Session Title :

Traceability of mercury measurements

Synopsis :

The main purpose is to present the latest developments in the area of traceable mercury measurements worldwide. This special session is intended for specialists in mercury measurements in air and emissions, national metrology institutes and bodies/agencies responsible for standardisation and reference methodologies, and producers of instrumentation.

Description :

Mercury is a trace component of all fossil fuels, including natural gas, gas condensates, crude oil, coal, tar sands, and other bitumens. Natural sources such as volcanoes are responsible for about half of the atmospheric mercury emissions, whereas the human generated half exists for about 65% of mercury emitted due to stationary combustion, of which coal-fired power plants contribute most. Natural mercury emissions due to reduction and evaporation from the ocean surface, and degassing from soils, account for almost half of the elemental mercury present in the global atmosphere. Therefore accurate determination of dissolved gaseous mercury in water, and evaporation of elemental mercury from aqueous and terrestrial environment is of great importance in the development of regional and global mercury inventories and mass balances.

From the analytical point of view, elemental mercury is reactive, difficult to store and to handle, and extremely difficult to measure in a comparable way. The development of measurement methodology and primary standards for mercury in the vapour phase is urgently required to secure comparable ambient Hg measurement and emissions from point and disperse mercury sources. The main purpose is to present the latest development in the area of traceable mercury measurements worldwide. The majority of measurements of mercury vapour are currently traceable to the vapour pressure of mercury. A static head space generator (bell-jar apparatus) allows a saturated concentration of mercury to develop in air, from which a known amount of mass of mercury can be removed for calibration purposes. Several empirical equations are available to describe the vapour pressure of mercury at a given temperature, but the agreement between them is not good as data from different equations sometimes do differ 5% or even more. To remove the dependency of mercury vapour measurement on these empirical equations, and to provide stability and comparability, traceability needs to be developed for mercury measurement results to the SI system of units. Mercury speciation in the gaseous phase is even more challenging.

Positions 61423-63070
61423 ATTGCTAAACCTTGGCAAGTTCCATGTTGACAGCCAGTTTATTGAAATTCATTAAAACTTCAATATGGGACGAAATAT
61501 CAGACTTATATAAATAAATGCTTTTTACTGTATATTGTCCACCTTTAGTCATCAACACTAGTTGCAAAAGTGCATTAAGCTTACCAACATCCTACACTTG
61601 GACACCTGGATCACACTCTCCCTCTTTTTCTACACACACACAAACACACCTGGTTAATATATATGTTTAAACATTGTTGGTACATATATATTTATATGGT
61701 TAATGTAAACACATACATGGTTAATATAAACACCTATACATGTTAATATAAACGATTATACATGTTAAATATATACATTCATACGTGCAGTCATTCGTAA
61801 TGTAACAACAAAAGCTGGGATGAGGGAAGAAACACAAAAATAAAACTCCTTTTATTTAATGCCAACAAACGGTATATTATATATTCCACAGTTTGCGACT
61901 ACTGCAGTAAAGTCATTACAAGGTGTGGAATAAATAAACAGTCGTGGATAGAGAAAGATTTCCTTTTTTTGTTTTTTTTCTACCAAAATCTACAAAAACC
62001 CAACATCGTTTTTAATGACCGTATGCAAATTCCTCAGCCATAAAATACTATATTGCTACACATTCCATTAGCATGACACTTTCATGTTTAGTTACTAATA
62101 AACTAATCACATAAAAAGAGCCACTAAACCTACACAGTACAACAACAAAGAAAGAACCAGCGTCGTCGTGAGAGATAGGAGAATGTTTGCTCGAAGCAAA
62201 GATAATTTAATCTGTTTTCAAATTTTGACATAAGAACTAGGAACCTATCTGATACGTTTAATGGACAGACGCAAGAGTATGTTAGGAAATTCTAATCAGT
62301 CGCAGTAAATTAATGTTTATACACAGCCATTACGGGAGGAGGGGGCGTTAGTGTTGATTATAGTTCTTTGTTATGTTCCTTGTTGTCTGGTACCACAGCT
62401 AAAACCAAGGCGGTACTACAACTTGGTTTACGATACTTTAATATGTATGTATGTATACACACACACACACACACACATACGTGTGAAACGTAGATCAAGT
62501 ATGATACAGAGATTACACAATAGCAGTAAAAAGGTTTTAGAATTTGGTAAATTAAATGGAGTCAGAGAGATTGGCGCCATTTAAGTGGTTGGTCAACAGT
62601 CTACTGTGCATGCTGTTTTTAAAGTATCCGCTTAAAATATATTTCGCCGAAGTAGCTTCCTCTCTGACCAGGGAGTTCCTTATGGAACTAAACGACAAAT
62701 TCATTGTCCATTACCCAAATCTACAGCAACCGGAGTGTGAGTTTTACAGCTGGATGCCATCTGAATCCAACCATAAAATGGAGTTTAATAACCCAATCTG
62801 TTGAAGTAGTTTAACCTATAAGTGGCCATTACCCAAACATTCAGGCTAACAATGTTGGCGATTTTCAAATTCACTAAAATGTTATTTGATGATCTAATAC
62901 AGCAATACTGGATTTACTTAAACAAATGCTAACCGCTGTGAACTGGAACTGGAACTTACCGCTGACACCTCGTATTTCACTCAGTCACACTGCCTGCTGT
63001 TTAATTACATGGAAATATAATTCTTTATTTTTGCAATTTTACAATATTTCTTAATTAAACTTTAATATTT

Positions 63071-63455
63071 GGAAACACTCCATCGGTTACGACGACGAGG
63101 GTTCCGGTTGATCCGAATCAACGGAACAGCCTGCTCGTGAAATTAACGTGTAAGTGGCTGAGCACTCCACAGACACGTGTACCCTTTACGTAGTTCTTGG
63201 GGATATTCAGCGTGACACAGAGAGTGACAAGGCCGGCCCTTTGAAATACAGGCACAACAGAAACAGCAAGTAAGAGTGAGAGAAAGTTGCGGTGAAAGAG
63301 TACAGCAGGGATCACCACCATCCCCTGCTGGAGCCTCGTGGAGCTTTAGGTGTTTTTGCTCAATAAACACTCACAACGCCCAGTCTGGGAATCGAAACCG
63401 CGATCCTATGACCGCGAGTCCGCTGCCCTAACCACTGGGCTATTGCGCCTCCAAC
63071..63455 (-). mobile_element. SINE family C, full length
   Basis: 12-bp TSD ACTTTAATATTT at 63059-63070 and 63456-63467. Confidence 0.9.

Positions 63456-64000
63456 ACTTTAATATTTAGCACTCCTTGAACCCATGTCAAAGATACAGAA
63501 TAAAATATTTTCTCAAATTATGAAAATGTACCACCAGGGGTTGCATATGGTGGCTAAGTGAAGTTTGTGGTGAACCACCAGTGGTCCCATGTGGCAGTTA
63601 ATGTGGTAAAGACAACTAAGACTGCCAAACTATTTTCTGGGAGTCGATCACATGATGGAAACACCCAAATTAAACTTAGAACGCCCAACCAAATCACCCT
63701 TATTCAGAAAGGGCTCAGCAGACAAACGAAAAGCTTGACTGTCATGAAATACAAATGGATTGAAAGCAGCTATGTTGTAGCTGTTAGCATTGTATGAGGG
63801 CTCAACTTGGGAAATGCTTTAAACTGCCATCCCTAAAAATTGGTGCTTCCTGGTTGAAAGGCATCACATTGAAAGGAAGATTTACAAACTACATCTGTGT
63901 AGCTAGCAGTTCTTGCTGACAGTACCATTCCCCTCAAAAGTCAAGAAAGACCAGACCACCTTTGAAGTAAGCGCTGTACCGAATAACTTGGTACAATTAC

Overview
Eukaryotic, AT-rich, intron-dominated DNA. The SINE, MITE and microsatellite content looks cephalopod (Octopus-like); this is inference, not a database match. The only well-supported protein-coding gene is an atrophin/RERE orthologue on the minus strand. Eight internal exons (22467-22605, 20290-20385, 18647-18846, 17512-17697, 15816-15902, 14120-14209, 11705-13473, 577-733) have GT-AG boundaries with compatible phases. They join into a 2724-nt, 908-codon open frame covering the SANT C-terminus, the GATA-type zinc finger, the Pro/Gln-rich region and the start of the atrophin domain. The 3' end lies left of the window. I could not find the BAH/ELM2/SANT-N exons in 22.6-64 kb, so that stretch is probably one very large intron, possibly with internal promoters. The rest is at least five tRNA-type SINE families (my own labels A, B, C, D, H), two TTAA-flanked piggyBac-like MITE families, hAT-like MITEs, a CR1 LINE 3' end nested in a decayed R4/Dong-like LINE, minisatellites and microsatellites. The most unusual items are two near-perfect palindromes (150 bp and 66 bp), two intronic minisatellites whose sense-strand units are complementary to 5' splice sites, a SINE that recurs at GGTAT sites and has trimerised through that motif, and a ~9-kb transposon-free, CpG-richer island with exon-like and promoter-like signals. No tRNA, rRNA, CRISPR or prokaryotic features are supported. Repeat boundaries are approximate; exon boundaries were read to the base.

The special session is intended to bring together specialists in mercury analysis and speciation in air and emissions sources, national metrology institutes and bodies/agencies responsible for standardisation and reference methodologies, and producers of instrumentation.

The main topics to be addressed are:
Evaluation and comparison of existing and novel primary generation methods to obtain mercury gas standards
Validation and traceability of dynamic mercury vapour generators used for calibration of (automated) measuring systems at relevant low concentration levels
Traceability and reliability of measurements of mercury vapour in the gas phase (incl. air, natural gas and exhaust emissions)
Validation of stability and potential interspecies conversion at very low levels (ng/m3) during sampling, sample handling and storage
Realization of traceable primary standards and development of a facility to prepare gaseous mercury standards, including its measurement uncertainty budget
International programmes in need for traceable mercury measurements
Field experience and needs by the users groups (researchers and industries)
Progress on standardised methods to harmonise measurement of Hg vapour in air